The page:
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My research interests focus on the enzyme Aldehyde Dehydrogenase (ALDH). ALDHs catalyze the oxidation of aldehydes to their corresponding carboxylic acids coupled with reduction of NAD or NADP to NADH or NADPH, respectively. ALDHs occur throughout all phyla of life. Many disparate aldehydes are ubiquitous in nature and most are toxic at low levels because of their chemical reactivity. Thus, levels of metabolic-intermediate and environmental aldehydes must be carefully regulated. For this, most well studied organisms are known to have several distinct ALDHs which take part in a variety of physiological roles. which is central to the detoxification of alcohol, xenobiotics and several chemotherapeutic agents in the human body. Through analysis of a large protein sequence alignment (145 sequences) by this investigator, a large number of important conserved amino acid residues were identified in the ALDH extended family. In collaboration with the University of Pittsburgh, the activity of these residues is being explored via site-directed mutagenesis of the rat class 3 ALDH, providing students with skills in molecular biology, protein biochemistry and enzyme kinetics.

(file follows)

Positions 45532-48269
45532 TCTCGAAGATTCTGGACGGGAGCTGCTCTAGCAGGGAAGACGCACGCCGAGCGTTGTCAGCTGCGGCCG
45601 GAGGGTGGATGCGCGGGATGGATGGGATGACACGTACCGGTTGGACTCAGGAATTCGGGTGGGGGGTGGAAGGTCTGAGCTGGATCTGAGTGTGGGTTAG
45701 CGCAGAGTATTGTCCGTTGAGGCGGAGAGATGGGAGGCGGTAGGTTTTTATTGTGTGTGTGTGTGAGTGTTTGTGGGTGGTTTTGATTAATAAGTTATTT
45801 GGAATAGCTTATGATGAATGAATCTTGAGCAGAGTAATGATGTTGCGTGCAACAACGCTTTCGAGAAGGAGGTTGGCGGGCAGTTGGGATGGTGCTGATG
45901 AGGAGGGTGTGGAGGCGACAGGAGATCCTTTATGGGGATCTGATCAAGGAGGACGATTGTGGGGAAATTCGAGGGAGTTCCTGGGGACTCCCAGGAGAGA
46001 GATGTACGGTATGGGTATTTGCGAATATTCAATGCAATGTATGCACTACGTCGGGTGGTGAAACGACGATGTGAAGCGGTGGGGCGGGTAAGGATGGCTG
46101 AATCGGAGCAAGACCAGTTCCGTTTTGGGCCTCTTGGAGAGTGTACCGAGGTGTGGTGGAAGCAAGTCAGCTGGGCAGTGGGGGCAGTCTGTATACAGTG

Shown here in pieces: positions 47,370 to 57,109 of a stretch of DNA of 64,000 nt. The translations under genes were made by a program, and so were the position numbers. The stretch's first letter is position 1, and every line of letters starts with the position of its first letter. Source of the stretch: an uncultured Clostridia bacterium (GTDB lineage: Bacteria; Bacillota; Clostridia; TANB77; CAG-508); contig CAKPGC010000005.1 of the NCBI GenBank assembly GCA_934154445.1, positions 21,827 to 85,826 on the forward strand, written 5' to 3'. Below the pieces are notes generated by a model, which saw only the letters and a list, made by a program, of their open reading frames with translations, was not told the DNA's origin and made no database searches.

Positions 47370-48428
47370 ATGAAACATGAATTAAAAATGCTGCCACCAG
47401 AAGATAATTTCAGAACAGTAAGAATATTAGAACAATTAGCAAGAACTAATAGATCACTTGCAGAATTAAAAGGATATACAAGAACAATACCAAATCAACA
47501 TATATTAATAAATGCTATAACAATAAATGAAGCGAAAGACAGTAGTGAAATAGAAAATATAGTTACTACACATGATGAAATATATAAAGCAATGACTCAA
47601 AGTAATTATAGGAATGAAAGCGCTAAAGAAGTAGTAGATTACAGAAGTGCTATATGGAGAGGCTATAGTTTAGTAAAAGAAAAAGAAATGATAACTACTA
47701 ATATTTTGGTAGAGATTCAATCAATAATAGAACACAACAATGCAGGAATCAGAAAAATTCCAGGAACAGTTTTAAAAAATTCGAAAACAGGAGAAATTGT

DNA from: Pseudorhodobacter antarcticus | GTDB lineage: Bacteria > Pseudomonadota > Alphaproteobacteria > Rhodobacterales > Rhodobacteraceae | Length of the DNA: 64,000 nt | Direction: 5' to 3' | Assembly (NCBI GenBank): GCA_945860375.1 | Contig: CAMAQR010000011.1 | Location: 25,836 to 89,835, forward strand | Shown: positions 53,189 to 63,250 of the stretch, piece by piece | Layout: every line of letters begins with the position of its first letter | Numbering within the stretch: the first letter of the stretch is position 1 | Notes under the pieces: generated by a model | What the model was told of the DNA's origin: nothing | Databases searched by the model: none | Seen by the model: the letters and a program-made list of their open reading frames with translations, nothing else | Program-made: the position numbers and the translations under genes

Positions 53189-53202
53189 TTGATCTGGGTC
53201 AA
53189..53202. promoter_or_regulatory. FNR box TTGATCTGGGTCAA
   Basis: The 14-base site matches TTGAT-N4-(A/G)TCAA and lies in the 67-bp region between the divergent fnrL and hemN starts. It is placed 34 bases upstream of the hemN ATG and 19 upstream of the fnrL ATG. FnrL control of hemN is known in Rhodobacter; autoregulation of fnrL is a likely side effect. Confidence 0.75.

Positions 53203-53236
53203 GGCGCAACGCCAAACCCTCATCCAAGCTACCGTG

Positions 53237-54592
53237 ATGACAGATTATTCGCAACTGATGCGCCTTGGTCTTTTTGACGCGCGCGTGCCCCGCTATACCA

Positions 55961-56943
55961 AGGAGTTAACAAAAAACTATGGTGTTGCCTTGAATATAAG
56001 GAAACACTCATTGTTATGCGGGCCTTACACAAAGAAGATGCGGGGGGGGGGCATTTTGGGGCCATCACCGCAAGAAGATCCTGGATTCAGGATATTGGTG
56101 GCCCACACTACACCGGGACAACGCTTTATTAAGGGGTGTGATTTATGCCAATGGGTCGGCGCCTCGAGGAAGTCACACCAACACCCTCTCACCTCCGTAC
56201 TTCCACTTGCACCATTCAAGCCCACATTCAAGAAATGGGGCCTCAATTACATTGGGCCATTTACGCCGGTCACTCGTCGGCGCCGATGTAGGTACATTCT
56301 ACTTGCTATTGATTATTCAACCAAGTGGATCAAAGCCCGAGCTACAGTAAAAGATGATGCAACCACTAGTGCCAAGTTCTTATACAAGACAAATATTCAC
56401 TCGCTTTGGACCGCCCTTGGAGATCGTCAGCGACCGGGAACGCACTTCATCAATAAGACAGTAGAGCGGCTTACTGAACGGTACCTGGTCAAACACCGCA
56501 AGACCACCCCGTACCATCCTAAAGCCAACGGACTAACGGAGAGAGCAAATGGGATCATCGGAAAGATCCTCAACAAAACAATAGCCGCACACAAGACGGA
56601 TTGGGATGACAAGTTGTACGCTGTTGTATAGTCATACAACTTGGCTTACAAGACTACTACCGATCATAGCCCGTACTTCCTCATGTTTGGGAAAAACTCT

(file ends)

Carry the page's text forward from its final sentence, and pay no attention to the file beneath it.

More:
Another area of research interest is the growing field of bioinformatics. Modern sequence databases possess a large amount of untapped information. Student research projects involve performing multiple protein sequence alignments of certain proteins and/or protein families. From these alignments and comparisons to known tertiary structures, the identities and potential functions of conserved residues will be proposed. Also the evolutionary relationships between proteins from distinct species will be evaluated.
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